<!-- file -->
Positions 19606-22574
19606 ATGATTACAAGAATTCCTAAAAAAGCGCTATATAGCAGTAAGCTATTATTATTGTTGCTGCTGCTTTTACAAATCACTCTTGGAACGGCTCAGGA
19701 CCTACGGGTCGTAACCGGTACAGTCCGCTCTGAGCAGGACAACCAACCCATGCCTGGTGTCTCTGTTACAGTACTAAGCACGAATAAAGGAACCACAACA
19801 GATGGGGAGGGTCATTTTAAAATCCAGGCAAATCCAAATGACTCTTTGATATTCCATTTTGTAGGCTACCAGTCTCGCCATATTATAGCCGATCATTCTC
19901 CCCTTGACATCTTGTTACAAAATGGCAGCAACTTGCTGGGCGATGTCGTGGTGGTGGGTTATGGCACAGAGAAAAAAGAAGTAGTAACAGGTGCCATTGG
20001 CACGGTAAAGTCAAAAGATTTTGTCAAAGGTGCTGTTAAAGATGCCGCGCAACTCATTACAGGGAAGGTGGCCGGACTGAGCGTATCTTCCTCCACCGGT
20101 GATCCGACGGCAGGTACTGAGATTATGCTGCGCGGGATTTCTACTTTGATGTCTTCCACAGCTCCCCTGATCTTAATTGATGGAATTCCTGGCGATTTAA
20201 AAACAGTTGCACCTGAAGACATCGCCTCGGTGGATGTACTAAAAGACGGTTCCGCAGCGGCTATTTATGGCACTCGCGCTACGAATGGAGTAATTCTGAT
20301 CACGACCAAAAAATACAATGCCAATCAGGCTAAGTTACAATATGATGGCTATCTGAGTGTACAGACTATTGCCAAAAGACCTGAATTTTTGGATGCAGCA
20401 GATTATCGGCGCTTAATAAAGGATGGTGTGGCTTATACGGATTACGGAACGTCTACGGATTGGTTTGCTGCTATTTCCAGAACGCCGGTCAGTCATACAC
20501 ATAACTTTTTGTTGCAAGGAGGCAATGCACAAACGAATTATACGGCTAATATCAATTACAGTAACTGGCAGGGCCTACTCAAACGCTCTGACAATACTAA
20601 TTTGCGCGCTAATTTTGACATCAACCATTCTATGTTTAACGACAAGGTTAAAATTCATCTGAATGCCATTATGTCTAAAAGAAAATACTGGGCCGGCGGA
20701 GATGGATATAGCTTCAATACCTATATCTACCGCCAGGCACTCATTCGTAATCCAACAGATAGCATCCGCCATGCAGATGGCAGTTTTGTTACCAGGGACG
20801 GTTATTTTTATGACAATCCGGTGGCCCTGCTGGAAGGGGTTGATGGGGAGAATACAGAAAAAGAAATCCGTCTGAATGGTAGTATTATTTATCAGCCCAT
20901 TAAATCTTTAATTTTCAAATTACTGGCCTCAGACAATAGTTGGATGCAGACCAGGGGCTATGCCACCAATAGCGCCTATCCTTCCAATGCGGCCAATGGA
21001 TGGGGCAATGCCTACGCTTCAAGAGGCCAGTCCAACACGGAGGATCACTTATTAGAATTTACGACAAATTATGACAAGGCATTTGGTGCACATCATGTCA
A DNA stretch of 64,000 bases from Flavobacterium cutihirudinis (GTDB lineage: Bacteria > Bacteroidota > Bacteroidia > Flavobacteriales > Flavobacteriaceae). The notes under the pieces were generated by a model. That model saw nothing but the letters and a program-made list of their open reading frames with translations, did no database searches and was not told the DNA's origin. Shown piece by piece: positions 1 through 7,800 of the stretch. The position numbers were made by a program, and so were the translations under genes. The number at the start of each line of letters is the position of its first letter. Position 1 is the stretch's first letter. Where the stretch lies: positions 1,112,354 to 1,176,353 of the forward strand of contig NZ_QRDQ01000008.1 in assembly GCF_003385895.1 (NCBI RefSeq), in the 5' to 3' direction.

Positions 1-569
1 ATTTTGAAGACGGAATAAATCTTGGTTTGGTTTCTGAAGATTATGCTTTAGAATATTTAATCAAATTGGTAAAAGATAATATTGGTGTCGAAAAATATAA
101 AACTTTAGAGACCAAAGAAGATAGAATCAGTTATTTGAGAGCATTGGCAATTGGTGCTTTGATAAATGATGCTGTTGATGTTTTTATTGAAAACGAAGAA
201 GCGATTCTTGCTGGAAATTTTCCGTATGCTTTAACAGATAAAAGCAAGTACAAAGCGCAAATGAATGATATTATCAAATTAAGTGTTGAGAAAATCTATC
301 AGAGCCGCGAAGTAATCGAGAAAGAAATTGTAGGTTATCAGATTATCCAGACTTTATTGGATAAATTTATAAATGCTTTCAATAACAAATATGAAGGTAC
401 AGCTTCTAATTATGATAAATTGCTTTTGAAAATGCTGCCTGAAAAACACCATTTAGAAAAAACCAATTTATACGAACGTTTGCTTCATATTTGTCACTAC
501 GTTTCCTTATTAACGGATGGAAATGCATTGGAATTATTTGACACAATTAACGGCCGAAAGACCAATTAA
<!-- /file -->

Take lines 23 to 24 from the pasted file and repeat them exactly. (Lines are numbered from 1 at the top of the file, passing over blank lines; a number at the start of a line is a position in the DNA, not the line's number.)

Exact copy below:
401 AGCTTCTAATTATGATAAATTGCTTTTGAAAATGCTGCCTGAAAAACACCATTTAGAAAAAACCAATTTATACGAACGTTTGCTTCATATTTGTCACTAC
501 GTTTCCTTATTAACGGATGGAAATGCATTGGAATTATTTGACACAATTAACGGCCGAAAGACCAATTAA